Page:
Saturday, September 20, 2014

Stanford Prison Experiment : An inquiry into Human Behavior.

Stanford prison experiment was conducted by Prof. Zimbardo in Stanford Univeristy in 1971. The experiment was done to find out how one behaves if someone is put in the context of a different role. Is it our personality trait which governs the behavior all the time or do we get impacted by the context and circumstances. 

The experiment was conducted by simulating a prison situation and dividing a group of people randomly in the role of prisoners and guards. Prisoners had to stay in the prison for 24 hours and the guards were rotated in shifts. The experiment was supposed to run for 2 weeks but was terminated in 1 week itself as the prison turned out to be behaving like an actual prison. Guards started behaving
like actual guards and prisoners like actual prisoners. Physical punishments were given by guards to prisoners. It happened that people in both roles absorbed the identity of guards and prisoners and started behaving like them. How the experiment was conducted can be seen in this video

The experiment raises one important question about the definition of self. How do we define our self or what makes us? Is there a concept of personality traits or do we get carry away with the context and start behaving as per the need of the role. Everyone of us carry multiple roles at the same time. For a given role how is our behavior defined? Is there a denominator of common traits that we carry.

Even if we look into Milgram experiment, the same question can be raised. If Milgram experiment was an experiment about the role of authority or people behaving in certain way as they have been asked to be in certain role. Did the context defined their behavior or it was the pressure of authority?

This also raises another aspect about the concept of personality traits. Psychologists have defined a set of personality traits like Big five personality traits. How do these personality traits react with the context to define our behavior.

Looking back into the experiments of Stanford or Miligram, the other way to look into that is also if everyone behaved to the same level of heaviness. That's not true so it seems like there is an element of personality which defines our reaction to the situation. What we inherently are and what is context is together defines the behavior or reaction. 

Is there a fixed ratio in terms of how much our inherent traits and how much context plays the role in defining the behavior. I think there is again no set formula. It's the traits of one personality in terms of how strong one thinks about one self or how cooperative they are. In terms of personality traits, this can be mapped to the agreeableness. The other personality traits have there own impact but I think agreeableness is one important factor which defines how fluid is our behavior. If we get carried away with situation or we keep our definition intact.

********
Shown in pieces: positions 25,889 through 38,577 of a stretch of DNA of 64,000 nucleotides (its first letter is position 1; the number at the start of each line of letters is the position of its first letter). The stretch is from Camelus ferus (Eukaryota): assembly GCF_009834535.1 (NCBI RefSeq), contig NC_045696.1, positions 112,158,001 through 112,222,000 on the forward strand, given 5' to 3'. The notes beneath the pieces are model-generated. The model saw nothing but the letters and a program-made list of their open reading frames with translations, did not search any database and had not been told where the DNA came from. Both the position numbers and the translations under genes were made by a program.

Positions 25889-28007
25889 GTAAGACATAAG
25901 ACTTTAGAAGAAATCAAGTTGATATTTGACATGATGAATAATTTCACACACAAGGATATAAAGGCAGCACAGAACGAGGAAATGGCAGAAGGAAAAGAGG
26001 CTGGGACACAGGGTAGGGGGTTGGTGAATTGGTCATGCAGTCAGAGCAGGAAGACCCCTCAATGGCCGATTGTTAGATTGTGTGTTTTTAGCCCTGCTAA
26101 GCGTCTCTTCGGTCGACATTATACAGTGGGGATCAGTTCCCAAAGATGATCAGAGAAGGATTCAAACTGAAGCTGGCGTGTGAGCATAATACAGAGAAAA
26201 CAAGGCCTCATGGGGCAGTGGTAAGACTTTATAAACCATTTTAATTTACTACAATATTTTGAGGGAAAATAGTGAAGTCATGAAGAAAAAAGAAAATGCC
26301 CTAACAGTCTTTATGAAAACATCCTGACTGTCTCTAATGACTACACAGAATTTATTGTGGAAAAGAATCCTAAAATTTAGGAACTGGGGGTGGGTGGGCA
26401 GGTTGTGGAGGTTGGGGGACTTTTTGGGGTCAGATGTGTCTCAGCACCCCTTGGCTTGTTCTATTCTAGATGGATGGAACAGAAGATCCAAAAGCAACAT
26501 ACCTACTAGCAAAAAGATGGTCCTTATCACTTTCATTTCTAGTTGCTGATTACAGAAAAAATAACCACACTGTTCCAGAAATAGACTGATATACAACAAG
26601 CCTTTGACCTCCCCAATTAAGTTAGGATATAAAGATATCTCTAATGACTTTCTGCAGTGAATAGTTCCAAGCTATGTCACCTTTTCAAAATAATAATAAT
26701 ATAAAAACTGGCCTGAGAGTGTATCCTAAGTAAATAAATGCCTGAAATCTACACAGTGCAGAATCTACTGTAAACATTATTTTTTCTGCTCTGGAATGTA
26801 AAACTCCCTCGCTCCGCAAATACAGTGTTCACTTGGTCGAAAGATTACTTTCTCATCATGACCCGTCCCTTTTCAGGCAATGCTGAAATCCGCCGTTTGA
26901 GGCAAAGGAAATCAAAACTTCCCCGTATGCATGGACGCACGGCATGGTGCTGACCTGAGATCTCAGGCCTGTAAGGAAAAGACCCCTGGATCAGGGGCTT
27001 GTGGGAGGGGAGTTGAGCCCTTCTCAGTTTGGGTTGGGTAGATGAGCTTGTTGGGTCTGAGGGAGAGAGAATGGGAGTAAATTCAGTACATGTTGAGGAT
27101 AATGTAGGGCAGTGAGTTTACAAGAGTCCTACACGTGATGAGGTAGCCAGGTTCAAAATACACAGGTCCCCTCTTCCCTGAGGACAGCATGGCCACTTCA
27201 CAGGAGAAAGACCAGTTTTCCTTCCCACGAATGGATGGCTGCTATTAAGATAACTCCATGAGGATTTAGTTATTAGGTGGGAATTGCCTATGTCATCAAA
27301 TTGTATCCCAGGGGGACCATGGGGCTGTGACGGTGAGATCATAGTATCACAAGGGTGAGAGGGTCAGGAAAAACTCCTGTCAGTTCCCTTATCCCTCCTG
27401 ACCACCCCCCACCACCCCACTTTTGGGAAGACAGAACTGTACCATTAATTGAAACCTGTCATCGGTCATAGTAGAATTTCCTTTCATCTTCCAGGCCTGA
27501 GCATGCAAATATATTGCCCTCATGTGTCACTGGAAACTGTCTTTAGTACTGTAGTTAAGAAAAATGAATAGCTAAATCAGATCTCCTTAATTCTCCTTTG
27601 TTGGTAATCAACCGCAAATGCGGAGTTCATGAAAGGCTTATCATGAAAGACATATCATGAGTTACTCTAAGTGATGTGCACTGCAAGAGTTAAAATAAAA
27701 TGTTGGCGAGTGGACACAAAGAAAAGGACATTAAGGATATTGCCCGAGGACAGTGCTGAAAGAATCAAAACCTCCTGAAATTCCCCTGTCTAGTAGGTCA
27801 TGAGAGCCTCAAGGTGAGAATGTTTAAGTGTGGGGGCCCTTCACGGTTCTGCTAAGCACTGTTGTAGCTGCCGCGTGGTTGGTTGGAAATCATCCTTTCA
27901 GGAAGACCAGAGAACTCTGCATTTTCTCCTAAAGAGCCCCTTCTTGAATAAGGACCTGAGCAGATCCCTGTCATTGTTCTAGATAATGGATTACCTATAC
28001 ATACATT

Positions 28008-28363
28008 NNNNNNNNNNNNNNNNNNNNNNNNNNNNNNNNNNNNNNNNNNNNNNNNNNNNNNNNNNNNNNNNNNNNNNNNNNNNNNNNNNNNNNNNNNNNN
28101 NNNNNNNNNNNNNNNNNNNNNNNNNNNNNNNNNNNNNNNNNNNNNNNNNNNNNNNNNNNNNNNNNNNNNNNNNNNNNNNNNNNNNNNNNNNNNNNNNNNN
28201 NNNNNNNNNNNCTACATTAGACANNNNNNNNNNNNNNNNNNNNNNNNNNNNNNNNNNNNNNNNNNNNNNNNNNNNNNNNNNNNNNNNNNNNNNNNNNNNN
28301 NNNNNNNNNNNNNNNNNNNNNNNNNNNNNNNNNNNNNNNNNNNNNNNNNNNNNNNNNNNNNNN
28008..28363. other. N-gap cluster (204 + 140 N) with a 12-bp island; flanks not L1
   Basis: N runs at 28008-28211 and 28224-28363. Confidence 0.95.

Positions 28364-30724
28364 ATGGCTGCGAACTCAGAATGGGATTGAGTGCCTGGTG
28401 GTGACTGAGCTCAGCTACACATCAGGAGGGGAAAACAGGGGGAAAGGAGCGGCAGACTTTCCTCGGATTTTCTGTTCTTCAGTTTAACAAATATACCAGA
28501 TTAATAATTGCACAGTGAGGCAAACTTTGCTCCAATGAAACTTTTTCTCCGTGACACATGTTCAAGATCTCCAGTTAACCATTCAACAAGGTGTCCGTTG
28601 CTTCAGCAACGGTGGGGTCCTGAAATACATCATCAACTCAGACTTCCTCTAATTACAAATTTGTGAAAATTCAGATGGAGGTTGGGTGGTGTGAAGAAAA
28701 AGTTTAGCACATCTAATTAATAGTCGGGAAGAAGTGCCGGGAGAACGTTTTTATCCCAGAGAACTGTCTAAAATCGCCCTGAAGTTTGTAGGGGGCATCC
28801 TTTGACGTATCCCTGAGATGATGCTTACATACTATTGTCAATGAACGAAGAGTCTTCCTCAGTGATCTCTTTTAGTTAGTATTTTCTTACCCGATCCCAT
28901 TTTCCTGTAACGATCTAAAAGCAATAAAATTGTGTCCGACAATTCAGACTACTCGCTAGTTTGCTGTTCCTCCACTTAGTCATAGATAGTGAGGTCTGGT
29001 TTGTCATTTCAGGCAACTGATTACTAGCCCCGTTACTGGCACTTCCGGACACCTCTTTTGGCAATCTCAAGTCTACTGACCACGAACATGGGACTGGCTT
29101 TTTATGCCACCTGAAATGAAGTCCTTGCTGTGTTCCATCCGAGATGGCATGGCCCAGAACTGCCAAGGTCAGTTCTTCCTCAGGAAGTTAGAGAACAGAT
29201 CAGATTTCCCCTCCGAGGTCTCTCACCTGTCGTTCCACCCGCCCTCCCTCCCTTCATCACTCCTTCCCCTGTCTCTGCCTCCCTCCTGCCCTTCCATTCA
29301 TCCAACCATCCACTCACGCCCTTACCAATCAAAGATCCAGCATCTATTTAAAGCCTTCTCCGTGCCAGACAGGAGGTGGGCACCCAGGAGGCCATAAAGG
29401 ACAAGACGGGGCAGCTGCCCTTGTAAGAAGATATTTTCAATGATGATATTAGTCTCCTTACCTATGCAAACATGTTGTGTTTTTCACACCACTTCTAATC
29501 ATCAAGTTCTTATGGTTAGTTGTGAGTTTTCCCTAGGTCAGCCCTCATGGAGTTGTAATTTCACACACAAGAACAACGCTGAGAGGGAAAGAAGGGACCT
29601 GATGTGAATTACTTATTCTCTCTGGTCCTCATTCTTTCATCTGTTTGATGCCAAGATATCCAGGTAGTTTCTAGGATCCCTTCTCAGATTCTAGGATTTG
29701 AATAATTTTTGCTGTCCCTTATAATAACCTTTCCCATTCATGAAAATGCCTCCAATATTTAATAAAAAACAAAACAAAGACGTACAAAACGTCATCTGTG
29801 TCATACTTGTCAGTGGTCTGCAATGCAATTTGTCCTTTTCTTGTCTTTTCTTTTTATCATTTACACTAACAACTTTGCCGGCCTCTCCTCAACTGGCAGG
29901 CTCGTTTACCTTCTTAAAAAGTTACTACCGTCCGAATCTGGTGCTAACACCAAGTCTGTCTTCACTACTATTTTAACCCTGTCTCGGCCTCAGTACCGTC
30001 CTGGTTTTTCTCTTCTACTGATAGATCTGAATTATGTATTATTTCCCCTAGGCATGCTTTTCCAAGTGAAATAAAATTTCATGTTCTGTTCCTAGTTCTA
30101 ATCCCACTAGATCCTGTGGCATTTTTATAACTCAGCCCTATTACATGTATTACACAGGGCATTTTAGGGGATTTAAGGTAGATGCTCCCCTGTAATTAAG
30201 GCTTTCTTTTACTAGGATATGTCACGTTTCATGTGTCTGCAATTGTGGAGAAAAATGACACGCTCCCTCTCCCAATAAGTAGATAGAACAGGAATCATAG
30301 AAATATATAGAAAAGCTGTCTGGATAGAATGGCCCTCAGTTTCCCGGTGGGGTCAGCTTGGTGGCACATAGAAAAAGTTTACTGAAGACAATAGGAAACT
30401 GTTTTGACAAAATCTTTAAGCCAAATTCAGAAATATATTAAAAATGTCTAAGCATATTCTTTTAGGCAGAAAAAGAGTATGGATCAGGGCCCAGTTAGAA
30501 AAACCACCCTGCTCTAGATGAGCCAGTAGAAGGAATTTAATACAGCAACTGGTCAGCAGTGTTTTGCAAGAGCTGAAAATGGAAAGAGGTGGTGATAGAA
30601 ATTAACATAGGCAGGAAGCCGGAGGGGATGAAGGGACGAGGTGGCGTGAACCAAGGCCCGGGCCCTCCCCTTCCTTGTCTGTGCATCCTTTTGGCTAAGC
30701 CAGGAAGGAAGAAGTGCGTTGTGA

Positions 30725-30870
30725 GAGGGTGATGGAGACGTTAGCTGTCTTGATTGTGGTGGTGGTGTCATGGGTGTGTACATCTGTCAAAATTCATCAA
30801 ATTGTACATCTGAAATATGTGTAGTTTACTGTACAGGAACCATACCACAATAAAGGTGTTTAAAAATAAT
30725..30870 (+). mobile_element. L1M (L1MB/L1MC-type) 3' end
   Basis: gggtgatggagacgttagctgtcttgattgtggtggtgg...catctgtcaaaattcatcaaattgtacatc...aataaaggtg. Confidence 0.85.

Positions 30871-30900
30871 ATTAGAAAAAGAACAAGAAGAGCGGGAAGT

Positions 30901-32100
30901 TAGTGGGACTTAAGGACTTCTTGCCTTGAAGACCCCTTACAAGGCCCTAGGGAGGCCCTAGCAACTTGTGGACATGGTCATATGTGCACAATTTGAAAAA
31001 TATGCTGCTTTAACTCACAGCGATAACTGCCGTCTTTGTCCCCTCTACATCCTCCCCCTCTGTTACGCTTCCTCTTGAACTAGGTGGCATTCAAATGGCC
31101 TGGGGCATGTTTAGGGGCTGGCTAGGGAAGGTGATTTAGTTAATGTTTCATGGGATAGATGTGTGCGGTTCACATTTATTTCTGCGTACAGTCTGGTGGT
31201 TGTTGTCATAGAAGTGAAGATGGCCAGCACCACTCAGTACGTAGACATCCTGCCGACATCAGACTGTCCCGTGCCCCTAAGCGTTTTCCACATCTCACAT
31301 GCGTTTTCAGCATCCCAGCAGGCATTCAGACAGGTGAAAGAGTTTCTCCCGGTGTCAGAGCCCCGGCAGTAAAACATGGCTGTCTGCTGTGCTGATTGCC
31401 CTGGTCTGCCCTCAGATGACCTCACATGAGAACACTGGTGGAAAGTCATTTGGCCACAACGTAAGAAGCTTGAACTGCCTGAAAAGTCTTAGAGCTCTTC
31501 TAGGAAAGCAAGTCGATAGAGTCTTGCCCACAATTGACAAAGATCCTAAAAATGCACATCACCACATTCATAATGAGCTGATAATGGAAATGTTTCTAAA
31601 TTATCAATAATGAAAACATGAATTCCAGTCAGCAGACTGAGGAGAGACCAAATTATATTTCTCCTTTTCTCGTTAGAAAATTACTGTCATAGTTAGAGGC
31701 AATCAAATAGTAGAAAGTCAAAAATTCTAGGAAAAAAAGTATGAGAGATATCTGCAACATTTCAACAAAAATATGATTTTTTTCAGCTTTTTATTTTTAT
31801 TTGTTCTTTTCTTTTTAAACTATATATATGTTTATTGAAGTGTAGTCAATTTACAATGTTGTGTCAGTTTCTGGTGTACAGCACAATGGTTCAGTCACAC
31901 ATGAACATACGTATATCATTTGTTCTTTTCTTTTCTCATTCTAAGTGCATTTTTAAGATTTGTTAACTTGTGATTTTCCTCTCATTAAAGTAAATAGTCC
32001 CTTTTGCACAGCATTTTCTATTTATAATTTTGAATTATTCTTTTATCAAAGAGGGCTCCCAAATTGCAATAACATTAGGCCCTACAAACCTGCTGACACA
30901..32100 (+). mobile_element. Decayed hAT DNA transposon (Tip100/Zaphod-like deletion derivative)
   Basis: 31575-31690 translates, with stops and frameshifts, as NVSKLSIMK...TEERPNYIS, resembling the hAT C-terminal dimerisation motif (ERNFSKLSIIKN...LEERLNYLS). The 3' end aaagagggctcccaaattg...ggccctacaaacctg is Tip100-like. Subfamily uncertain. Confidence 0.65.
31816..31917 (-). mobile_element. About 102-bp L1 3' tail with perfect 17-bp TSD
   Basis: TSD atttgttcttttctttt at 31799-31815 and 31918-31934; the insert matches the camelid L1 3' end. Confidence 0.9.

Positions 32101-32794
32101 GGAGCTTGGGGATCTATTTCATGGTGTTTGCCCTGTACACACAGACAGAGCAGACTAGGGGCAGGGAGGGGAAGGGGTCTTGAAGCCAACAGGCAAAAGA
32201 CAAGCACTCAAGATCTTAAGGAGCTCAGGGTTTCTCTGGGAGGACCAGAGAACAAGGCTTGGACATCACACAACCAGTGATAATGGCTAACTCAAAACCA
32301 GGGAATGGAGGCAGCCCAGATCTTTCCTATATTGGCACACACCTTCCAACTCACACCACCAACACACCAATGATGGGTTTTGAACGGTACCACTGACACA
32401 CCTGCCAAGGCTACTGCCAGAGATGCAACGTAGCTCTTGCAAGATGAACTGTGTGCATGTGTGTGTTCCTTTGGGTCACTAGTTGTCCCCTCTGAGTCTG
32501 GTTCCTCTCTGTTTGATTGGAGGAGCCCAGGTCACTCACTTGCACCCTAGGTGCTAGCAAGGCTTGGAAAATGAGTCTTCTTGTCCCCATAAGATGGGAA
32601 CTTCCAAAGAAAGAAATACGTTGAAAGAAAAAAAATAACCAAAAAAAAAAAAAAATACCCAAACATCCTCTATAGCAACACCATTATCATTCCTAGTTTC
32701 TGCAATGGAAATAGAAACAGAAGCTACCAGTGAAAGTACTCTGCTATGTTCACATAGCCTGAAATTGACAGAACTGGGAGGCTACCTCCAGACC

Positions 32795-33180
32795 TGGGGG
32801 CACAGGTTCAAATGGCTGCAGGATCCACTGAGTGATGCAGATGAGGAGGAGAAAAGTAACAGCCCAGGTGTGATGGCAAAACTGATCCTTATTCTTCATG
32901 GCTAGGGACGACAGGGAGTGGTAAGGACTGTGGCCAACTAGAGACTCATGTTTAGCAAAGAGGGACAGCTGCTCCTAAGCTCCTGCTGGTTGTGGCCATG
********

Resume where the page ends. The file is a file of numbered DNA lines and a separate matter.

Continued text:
I am in no terms specifying that one behavior is better than other. Agreeableness in itself is not a good or bad quality. The goodness or the badness of the quality is itself defined in terms of context. This is true for any trait. Take example of prison experiment. Looking at the experiment we can might want to make a sweeping statement that guards did not behaved properly. Now let's change the context. Let's put the same set of guards but change the prisoners to actual prisoners with difficult social problems. Would the behavior of guards would still be justified? Again a word of caution, when I say actual prisoners with difficult social problem, I don't want to demean them. They are a product of our society and have reached at this level because of the nature of ecosystem they lived in. As a human we still are no where near to solving these problems at a more base level. We build prisons and rehabilitation homes to fix them. If we can spend even a fraction of that money on kids during their early formative stages, we may require far less prisons.

Coming back to our discussion, the other interesting thing to understand is how the experiment would have happened if the guards are real prison guards and the prisoners are  planted ones. Would the guard still behave as in experiment? 

There is another interesting aspect to this whole experiment or for that matter can be traced to actual life situations. What triggered guards behavior? Is it the bad behavior of the prisoners or the extreme behavior of guards was bound to happen. What would have happened if prisoners would have just obeyed everything from the point go. Would the guards have still behaved in the same extreme fashion.

There is another broader underlying phenomena with these experiments, that human society as a whole is trying to deal with. In the history of human race, the focus was always on the behavior of the prisoners or people in different situation and how the authorities can fix it. With the concept of democracy, the question is changing. The human race is trying to explore the questions of how authorities should behave. Reactions to many instances of prisoner abuse points to this fact. It seems , we want the authorities to behave in a more restraint fashion irrespective of the behavior of the captives. Milgram and Stanford experiments are probably the turning points for these. In autocracy, the authority was supreme. It cannot be wrong. The only thing to fix was the people behavior. In democracy the authority has also to behave in a restrained fashion. The changing values and nature of human society.

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